There is a paucity of studies regarding the safety of cyclosporin in breast feeding mothers. Cyclosporin passes into breast milk, and concentrations in breast milk have been shown to be variable, ranging from 16 microg/L to 596 microg/L.1-4 Effects on foetus and infant have been studied but to date no significant adverse effects have been attributed to the drug at any concentration.5-6
This case report aims to focus on assessing trends of cyclosporin testing in breast milk, encouraging further study into cyclosporin effects in mothers wishing to breastfeed and highlighting the difficulties clinicians have in counselling these patients.
We present a case report of a patient wanting to breast feed whilst on cyclosporin therapy. Following literature review, she was counselled not to breastfeed her preterm 28-week-old infant owing to a lack of evidence of drug safety for cyclosporin use in lactating mothers.
The patient was commenced on intravenous cyclosporin infusion followed by twice daily tablet dosing for a flare of severe newly diagnosed biopsy-proven ulcerative colitis that was non-responsive to steroids.
Levels of cyclosporin in breast milk and maternal serum were tested in the immediate postpartum period whilst on cyclosporin IV infusion and subsequently with oral cyclosporin therapy.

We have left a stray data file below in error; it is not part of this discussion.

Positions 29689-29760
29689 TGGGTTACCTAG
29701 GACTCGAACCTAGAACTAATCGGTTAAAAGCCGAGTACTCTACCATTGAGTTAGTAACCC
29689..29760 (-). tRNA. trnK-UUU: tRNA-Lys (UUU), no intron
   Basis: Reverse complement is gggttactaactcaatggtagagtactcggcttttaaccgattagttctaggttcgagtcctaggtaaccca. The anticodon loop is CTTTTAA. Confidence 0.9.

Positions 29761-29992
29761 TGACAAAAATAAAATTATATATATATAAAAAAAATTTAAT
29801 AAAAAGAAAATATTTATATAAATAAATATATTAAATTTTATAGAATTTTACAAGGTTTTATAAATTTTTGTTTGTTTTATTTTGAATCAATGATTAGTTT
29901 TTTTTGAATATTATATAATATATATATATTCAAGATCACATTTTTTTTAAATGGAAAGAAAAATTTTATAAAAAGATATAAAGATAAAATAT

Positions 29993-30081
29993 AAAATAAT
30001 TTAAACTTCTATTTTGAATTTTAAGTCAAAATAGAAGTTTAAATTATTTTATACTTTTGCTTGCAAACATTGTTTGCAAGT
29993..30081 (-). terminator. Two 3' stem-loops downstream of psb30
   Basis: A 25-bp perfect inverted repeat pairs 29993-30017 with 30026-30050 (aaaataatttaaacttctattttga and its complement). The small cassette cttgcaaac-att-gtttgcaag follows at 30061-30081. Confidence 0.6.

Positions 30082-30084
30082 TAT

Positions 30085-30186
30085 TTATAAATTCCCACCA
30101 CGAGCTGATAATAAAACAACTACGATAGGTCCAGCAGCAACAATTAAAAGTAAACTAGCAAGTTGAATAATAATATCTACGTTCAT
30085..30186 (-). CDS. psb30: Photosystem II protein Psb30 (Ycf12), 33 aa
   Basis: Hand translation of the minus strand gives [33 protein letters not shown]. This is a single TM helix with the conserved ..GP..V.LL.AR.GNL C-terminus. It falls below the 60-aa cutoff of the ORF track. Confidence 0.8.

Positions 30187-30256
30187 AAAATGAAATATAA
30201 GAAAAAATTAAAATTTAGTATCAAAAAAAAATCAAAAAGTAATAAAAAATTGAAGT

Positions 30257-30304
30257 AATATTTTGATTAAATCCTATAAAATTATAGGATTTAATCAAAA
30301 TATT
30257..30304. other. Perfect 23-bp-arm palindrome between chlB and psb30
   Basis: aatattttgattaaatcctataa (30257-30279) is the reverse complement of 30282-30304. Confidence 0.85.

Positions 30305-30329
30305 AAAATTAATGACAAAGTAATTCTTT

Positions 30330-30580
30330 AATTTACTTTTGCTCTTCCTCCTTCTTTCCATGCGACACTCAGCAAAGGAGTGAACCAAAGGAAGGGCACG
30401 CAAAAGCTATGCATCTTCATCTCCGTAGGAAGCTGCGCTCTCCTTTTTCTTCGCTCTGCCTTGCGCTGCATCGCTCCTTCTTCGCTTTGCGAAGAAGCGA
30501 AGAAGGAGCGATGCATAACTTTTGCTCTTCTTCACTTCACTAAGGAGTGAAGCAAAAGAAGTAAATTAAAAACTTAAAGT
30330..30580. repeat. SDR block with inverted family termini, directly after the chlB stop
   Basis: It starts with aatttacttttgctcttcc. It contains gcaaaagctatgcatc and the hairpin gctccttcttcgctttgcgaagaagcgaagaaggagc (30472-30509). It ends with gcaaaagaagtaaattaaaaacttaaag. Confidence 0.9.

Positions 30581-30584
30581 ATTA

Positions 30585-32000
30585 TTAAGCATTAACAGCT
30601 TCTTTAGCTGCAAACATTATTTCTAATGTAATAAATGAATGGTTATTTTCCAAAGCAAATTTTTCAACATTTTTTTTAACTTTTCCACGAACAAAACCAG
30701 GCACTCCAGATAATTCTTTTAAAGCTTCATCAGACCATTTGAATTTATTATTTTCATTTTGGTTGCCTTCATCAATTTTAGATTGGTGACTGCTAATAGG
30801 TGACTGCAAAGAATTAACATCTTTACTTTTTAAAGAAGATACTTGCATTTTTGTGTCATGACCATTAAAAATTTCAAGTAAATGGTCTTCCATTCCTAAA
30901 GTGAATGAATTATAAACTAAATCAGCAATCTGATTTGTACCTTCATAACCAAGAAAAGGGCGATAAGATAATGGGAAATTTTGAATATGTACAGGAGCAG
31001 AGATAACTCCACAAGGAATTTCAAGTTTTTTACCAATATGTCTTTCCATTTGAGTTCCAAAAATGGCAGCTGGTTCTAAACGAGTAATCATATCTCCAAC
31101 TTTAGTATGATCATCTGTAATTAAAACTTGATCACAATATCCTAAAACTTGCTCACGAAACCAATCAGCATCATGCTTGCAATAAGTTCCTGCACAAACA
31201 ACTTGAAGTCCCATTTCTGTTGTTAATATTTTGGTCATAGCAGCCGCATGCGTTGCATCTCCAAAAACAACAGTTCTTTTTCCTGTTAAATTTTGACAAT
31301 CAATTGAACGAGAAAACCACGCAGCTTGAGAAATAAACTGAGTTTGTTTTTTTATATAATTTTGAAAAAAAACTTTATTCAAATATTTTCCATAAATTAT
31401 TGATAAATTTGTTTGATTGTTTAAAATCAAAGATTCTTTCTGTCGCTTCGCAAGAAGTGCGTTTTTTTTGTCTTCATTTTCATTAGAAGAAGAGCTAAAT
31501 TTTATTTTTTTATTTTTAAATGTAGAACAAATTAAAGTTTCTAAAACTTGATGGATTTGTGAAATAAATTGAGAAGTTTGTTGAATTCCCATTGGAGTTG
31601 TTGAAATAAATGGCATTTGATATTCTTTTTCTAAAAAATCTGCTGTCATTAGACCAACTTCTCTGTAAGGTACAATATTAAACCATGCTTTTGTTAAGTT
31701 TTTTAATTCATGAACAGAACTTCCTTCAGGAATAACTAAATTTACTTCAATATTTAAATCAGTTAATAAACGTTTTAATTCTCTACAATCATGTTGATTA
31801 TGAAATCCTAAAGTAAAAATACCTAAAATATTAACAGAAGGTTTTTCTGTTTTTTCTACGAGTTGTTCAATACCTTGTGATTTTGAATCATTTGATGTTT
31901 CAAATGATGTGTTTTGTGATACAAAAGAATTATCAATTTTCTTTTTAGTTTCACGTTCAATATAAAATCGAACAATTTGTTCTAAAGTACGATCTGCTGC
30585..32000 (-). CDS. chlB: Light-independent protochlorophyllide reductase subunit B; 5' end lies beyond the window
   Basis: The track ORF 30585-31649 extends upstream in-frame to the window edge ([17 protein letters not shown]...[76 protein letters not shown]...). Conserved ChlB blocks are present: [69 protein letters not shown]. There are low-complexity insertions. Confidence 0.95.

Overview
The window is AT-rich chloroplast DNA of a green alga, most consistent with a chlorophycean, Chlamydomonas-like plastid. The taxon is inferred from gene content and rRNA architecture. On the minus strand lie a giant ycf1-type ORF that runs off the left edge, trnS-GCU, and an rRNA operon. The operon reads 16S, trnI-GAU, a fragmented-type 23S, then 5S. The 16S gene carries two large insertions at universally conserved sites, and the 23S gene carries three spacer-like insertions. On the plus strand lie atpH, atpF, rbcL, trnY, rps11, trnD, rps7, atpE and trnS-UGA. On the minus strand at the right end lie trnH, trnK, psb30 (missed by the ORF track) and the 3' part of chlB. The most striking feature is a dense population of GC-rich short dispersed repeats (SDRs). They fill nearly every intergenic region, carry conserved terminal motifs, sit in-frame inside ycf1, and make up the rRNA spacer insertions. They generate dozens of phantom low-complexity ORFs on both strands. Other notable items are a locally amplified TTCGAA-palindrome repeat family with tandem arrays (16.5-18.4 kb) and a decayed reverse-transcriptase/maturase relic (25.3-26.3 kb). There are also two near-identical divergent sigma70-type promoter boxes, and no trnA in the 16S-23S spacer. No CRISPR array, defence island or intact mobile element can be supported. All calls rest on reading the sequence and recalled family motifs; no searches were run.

The levels of cyclosporin measured in breast milk in this patient ranged from <5 microg/L to 274 microg/L. Cyclosporin levels in breast milk are variable and appear to approach a steady state after 24 hours of intravenous drug commencement.
Whilst there is limited data, maximum cyclosporin levels in breast milk are lower than prior published literature and there appeared to be no significant difference in breast milk levels according to timing of dosage of oral cyclosporin at 7 days post commencement.
Further research and discussion around cyclosporin in breastfeeding is required in order to counsel mothers taking the drug.